There are many different opinions about how to improve your speed.
In my opinion the best way to pick up the pace at any distance is to first get the pace right. If you aren’t able to hold a consistent pace then this is the first step to improving your times. When your body gets comfortable at a pace, it’s easier to maintain it for longer distances.
On shorter distances you can get away with a haphazard approach to improving speed. On a 5k, 10k and even a half marathon, if you have been training well and you dig deep and go for it, there is a good chance you will improve your time. When looking at a marathon (or longer) then this is very unlikely to work.
I’ve found over the years that the key to running faster over longer distances is to first slow down. Consistency is essential. If you are running too fast at the start you are likely to hit that dreaded wall. If you set off too slow, then you aren’t going to meet your full potential. So how do you get the pace right?
“I’ve found over the years that the key to running faster over longer distances is to first slow down.”
First of all have an ambition. Pick your desired goal over a distance, than ask yourself whether it is realistic. Now the hard part comes in: working at it. Some people advocate lots of long runs to improve speed and endurance. This has never been my style. The long run is very important, because if your body is not used to the distance the likelihood is you will slow and struggle at the end.
This does not mean you have to run at your desired pace; at least not all the time. The long run is about time on your feet, not setting the pace. I would recommend picking some long runs, or better still, part of a long run, to practice your race pace. But this should not be a hard pace during training. The long run is about distance and you should be increasing this gradually. If you increase the speed at the same time you are on a highway to injury!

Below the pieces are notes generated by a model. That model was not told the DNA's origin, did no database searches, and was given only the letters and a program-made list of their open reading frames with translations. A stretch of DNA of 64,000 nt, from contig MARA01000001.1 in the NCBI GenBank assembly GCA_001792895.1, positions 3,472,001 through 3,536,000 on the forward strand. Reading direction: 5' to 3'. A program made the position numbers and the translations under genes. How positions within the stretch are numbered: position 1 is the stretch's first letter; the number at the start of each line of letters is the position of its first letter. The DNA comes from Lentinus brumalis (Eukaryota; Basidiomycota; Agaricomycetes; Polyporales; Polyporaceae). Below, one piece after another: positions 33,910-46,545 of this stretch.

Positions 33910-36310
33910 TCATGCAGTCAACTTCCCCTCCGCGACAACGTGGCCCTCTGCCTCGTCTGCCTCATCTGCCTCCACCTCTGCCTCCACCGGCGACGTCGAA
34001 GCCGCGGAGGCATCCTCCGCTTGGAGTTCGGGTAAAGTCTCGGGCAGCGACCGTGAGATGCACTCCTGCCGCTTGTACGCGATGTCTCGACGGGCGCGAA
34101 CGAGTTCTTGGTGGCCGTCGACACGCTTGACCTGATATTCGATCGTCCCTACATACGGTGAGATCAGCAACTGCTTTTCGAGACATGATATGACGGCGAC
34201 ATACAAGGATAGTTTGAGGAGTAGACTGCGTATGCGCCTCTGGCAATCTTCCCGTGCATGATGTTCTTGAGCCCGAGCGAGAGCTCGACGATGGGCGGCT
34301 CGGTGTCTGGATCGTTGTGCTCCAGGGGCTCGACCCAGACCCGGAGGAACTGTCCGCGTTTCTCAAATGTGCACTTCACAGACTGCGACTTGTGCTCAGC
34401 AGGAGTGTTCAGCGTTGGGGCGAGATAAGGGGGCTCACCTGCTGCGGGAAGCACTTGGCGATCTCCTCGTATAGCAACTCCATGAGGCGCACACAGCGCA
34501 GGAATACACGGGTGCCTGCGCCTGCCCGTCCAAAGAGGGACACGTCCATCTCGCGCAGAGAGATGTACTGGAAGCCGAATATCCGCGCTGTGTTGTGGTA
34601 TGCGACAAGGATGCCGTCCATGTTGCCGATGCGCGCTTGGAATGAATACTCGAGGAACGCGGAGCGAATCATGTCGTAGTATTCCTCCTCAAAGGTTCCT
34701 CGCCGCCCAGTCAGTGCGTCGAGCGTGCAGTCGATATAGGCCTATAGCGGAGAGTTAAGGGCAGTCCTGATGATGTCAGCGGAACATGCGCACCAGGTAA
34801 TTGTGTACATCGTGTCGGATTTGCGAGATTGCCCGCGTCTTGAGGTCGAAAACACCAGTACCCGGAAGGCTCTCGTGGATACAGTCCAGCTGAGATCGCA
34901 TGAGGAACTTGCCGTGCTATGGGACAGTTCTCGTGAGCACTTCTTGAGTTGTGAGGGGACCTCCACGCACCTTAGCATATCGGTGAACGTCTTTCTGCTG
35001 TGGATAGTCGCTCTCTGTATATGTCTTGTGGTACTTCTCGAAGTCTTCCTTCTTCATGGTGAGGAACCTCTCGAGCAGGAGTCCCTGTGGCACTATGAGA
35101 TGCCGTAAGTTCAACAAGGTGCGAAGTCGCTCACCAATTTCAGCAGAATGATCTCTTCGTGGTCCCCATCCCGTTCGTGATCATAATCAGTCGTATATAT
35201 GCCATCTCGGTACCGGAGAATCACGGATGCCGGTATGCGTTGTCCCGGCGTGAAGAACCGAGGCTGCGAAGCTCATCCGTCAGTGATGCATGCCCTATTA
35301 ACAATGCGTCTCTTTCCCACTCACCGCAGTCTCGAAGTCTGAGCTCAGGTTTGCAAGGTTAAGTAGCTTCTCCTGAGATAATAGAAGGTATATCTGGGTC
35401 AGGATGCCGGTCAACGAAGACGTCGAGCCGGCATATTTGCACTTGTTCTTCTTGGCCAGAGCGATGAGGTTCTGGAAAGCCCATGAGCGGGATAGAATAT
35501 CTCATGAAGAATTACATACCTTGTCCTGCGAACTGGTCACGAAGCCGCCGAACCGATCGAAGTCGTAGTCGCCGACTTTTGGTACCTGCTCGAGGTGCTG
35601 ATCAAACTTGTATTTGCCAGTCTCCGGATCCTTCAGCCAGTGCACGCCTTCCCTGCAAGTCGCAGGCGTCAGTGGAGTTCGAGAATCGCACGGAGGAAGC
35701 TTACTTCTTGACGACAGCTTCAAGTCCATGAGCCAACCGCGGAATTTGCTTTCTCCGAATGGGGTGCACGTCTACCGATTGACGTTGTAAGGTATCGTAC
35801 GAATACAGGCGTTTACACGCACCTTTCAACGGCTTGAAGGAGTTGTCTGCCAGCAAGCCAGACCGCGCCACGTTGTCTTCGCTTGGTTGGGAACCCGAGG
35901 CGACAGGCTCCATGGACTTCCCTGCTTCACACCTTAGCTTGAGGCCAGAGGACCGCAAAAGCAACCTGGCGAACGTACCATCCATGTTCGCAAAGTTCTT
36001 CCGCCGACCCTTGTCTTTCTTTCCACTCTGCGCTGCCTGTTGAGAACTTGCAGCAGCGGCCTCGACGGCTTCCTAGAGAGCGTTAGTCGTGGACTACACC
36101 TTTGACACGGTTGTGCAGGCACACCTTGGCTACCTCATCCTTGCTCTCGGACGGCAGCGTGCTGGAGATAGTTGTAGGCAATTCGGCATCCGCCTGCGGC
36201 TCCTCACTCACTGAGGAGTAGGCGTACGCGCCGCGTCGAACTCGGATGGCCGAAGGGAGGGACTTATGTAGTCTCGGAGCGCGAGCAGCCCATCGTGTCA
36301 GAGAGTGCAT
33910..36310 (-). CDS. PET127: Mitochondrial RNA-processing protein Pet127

Instead, practise your speed in the week. Mix it up and have fun. Run with others if you can, set yourself mini goals; having fun makes running easier.
Take a steady shorter run at marathon pace; do intervals or run a set distance much quicker. By running faster than marathon pace during training, the reality is that on race day the marathon pace will feel easy. This is good. Don’t fall into the trap, however, that means you set off faster. If you are comfortable in a race then consider upping the pace towards the end. Stick to what you have trained for.
Goals do change, and as you improve in training then so will your pace. Often people find their original goals being superseded during training, especially when you are newer to running. Through speed work and getting in your long runs, you will improve your overall pace.
Finally, don’t rush it. Don’t worry if you aren’t improving as quickly as you would like… have fun running, enjoy it and the rest will follow. See you on my next funbus!